Ten Reasons to love the Pope

The Pope is said to be looking forward to a "joyful" visit to Britain next week. It's not clear who else is. The organisers seem to be terrified it will be a flop, even while doing their best to discourage the crowds. Even Damian Thompson is filled with foreboding, perhaps because his liberal enemies are responsible for the arrangements, while surveys suggest that grassroots Catholics are oddly indifferent to a once-in-a-lifetime opportunity to get a close-up look at their boss. Only the Protest the Pope crowd would seem to be truly looking forward to the occasion. And the Guardian and BBC, of course, who will relish the opportunity to big up the protestors.

Well the Heresiarch will not be joining in the frenzy of pope-baiting. As Brendan O'Neill astutely points out, "the great irony of this allegedly rationalist protest against the pope is that it is indulging in precisely the kind of demonology that the Catholic Church once excelled at." So what if millions of pounds of our tax-money are being spent entertaining and protecting him? He's only the spiritual figurehead of a billion people, after all. So what if he has old-fashioned views on sex and the role of women in his church? He's in his eighties and by most accounts doesn't have that much experience of the opposite sex.

So what if he has been slow to appreciate the seriousness of the child abuse scandals? As Ann Widdecombe notes, in the 1970s practically everyone was touching up children. And as she also says, the only reason the Catholic church gets a bad press is that it is too filled with Christian humility to resort to the kind of PR tactics that would get any other organisation the great headlines it deserves. (But then, if the Catholic Church was PR-savvy they wouldn't have elected Ratzinger in the first place, so it's not quite clear what she's trying to say.)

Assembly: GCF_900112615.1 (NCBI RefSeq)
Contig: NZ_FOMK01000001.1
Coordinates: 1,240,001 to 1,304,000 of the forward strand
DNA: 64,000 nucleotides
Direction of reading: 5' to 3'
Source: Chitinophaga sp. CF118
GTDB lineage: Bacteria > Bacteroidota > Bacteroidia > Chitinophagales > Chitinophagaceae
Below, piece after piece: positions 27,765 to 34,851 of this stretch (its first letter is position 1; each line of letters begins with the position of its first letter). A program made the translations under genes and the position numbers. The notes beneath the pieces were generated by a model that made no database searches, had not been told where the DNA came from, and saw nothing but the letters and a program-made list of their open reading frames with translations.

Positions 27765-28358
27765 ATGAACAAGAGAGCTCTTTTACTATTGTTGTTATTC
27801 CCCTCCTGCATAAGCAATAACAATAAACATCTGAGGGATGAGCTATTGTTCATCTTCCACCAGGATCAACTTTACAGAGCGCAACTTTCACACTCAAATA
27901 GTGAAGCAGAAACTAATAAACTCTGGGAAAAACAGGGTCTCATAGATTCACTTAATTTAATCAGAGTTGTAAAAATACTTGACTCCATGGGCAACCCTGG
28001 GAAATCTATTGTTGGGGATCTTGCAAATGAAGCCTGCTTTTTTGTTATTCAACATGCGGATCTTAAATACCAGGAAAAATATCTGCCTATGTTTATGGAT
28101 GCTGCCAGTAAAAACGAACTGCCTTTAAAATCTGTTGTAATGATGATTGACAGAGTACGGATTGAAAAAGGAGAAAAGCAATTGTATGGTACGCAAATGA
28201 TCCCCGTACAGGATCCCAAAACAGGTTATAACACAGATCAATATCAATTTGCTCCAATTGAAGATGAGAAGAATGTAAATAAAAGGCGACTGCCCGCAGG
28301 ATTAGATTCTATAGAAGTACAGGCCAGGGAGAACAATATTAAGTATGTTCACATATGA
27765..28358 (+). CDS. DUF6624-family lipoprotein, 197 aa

So welcome the Pope, say I. Lay out the bunting. Cheer for the man in white. Stop being such party-poopers. Let's hear it for Joseph Alois Ratzinger, Pontifex Maximus and Vicar of Christ. I mean, he's got to be more fun than Peter Tatchell. To get you started, here are ten reasons to love the pope. But I'm sure you can think of many more.

1. Julie Burchill hates him. So does Claire Rayner, who recently commented that "in all my years as a campaigner I have never felt such animus against any individual as I do against this creature." Silly woman. That pompous ass Geoffrey Robertson QC has written an entire book about how much he wants to arrest him. And did I mention Peter Tatchell? Anyone who manages to collect such an impressive roll-call of humourless, self-important and tedious enemies must be doing something right.

2. His shoes. Got to love those ruby slippers. They even have their own Facebook page. None of your Prada rubbish, either, as was once inaccurately reported: these are unique, handmade pumps created by a leading traditional craftsman, for His feet only.

3. His intellectual brilliance. John Paul II was a crowd-pleasing figurehead who spoke (and indeed wrote) in platitudinous soundbites, which may explain why he was so popular. I once picked up a copy of his bestseller, Crossing the Threshold of Hope. It might as well have been written by Poulo Coelho, frankly. Benedict XVI writes proper books. There's no doubt he's the brains of the organisation. His refusal to dumb down, to compromise his message to make it more palatable to the shallow and fashion-obsessed mass media has been his undoing on more than one occasion, but it gets my respect.